Mental health waiting times
Fall for both children and adults.
The proportion of people receiving treatment for mental health conditions within 18 weeks has increased, according to new statistics published yesterday.
The percentage of children and young people seen within the 18 week standard increased from 73 per cent to 76 per cent between the third and fourth quarters of 2015. Half of this group started their treatment within eight weeks.
Despite the improvement, Jamie Hepburn, Minister for Sport, Health Improvement and Mental Health, acknowledged that more work is needed to bring waiting times down further.
Mental health workforce statistics, also published yesterday, show an increase in the whole time equivalent workforce for child and adolescent mental health services (CAMHS) by 28 per cent since 2009 to 978.7 – an extra 214.1 posts. The total number of clinical staff employed in psychology services has increased by 24.5 per cent since March 2011.
The number of people seen in CAMHS increased again from 4,235 to 4,469, and has risen by 297 in the last year.
Compared to the previous quarter, the proportion of adults treated with psychological therapies within 18 weeks has risen from 81.1 per cent to 83.5 per cent. The number of people treated has risen by 24 per cent since last year – an additional 2,600 people. The increase since the same period in December 2013 is over 63 per cent - an increase of 5,100 people.
The Scottish Government standard is for 90 per cent of patients to be seen within 18 weeks. An additional £150 million will be invested in mental health over the next five years – partly to improve CAMHS and further reduce waiting times. Last week £3.5 million was made available for local initiatives to improve support for mental health in primary care settings.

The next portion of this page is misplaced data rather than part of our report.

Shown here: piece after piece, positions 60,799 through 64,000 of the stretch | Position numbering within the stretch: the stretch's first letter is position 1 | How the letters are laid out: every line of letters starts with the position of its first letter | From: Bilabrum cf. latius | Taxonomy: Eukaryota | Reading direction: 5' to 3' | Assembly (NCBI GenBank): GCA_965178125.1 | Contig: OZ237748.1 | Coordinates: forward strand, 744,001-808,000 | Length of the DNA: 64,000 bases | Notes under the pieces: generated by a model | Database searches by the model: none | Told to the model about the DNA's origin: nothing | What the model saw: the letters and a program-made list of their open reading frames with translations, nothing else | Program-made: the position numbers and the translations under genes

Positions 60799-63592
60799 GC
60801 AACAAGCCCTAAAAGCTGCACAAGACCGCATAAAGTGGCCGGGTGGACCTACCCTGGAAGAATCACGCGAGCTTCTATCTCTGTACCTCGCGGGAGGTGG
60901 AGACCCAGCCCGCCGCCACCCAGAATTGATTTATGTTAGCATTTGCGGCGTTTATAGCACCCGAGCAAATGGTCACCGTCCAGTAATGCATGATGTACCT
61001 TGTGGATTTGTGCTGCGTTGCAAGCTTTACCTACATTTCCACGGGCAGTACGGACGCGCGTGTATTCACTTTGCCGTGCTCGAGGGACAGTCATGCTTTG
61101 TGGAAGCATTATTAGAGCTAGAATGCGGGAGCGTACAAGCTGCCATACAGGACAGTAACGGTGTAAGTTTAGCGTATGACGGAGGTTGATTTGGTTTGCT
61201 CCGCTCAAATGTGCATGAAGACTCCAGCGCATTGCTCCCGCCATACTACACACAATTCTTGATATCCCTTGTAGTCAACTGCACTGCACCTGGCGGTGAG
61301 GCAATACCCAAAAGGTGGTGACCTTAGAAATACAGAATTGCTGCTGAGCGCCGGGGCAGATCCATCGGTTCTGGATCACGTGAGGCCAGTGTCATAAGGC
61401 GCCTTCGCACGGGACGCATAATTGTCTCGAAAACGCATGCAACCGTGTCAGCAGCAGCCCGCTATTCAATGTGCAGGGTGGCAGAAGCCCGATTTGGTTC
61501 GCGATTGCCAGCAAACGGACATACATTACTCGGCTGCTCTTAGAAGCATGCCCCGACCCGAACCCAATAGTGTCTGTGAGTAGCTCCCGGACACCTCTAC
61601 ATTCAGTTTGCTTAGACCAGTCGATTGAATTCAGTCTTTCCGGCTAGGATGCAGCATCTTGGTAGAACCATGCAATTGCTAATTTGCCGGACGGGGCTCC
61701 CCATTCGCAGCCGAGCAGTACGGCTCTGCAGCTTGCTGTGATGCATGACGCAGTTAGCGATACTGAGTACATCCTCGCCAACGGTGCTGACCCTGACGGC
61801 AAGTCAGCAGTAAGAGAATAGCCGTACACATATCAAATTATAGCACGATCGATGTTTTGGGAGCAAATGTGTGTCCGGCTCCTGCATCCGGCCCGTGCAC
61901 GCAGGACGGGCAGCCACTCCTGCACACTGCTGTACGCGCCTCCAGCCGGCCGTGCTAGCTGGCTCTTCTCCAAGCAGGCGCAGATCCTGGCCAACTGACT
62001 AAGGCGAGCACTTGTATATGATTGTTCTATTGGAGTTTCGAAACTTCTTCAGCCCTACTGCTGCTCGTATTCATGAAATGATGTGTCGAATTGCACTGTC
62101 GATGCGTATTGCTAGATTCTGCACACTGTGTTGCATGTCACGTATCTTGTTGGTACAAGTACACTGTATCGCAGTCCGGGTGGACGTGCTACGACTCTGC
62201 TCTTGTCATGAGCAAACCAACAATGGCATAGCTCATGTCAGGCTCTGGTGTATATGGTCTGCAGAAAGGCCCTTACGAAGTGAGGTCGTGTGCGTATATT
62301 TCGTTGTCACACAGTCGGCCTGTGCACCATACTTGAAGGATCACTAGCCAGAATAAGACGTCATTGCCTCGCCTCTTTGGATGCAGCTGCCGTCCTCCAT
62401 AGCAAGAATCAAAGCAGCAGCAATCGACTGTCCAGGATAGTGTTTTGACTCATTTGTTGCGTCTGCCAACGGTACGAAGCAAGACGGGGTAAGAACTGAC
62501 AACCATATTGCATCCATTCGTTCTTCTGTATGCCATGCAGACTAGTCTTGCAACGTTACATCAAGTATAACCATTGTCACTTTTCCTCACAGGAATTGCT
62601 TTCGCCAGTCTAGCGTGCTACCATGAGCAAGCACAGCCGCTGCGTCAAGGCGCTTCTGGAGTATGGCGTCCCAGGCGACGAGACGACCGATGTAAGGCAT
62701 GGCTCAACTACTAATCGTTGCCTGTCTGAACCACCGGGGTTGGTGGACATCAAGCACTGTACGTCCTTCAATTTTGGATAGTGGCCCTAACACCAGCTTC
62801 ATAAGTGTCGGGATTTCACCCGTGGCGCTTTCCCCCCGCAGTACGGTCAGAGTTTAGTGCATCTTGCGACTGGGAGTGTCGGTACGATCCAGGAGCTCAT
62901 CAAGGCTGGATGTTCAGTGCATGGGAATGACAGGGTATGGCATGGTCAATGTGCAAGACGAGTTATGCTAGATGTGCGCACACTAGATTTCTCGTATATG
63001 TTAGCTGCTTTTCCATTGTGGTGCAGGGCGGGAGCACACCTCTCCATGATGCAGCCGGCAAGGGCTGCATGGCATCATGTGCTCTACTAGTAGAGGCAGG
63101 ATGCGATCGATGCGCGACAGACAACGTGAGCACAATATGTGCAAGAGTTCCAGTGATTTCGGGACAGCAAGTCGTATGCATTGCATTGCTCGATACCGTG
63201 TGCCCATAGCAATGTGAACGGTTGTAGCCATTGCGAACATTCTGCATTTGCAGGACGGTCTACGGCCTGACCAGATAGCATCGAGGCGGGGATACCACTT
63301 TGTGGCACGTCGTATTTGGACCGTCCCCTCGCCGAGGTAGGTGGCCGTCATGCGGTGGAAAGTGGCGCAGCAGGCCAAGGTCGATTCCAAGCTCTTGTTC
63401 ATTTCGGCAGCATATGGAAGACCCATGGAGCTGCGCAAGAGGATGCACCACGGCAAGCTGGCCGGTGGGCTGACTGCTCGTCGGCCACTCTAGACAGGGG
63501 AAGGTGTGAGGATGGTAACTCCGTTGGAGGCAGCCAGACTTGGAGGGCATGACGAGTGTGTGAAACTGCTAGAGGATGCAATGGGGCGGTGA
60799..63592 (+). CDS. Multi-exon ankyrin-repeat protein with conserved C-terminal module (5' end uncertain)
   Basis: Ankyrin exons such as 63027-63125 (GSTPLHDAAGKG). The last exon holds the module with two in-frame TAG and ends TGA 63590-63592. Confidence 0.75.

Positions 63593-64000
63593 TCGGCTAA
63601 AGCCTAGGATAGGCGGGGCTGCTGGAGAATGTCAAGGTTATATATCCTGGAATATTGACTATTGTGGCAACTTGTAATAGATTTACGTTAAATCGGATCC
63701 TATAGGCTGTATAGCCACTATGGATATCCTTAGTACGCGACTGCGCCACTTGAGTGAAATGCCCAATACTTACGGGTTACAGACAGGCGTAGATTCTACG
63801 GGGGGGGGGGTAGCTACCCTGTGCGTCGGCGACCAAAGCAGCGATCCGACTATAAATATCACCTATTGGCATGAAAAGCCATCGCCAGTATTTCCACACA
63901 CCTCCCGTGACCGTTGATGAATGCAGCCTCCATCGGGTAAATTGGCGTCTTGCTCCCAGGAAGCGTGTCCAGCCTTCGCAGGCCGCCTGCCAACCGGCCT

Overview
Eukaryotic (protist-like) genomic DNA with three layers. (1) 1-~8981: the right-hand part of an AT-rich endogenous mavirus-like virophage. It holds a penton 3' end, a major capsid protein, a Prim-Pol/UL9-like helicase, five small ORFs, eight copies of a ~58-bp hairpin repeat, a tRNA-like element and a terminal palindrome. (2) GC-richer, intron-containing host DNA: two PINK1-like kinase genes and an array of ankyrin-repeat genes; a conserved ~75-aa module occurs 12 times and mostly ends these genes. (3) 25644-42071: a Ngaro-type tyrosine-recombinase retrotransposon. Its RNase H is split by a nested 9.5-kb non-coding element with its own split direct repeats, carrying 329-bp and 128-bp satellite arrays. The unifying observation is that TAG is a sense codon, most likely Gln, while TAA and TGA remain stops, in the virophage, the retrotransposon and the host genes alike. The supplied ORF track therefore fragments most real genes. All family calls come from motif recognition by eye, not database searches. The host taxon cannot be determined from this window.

Jamie Hepburn, Minister for Sport, Health Improvement and Mental Health, said:
“This quarter we have seen an increase in the number of people being seen within the target time - both children and young people and adults. There has been a significant improvement in these waiting times over the last few years, despite a large increase in the number of people being seen. We also have many more staff – a 28 per cent increase in CAMHS workforce since 2009.
“While these figures are moving in the right direction, I recognise that there is a substantial amount of further work to be done. The Scottish Government remains absolutely determined that we will continue this progress and hit our 90 per cent standard right across Scotland.
“With this in mind we have announced an additional £150 million for mental health services over the next five years. The funding will be partly used to further improve child and adolescent mental health services, help to bring down waiting times and deliver sustainable improvement to services.
“As part of this funding £4.8 million will be awarded to Healthcare Improvement Scotland to establish a Mental Health Access Improvement Support Team who will provide a comprehensive package of support to work in partnership with Boards to improve access to mental health services.
“We’ve also invested over £16 million over the last six years to increase the number of psychologists working in specialist CAMHS by over 70 per cent, with a further £3.5 million committed this year.”
Mental health waiting times and workforce data can be read in full at www.isdscotland.org.
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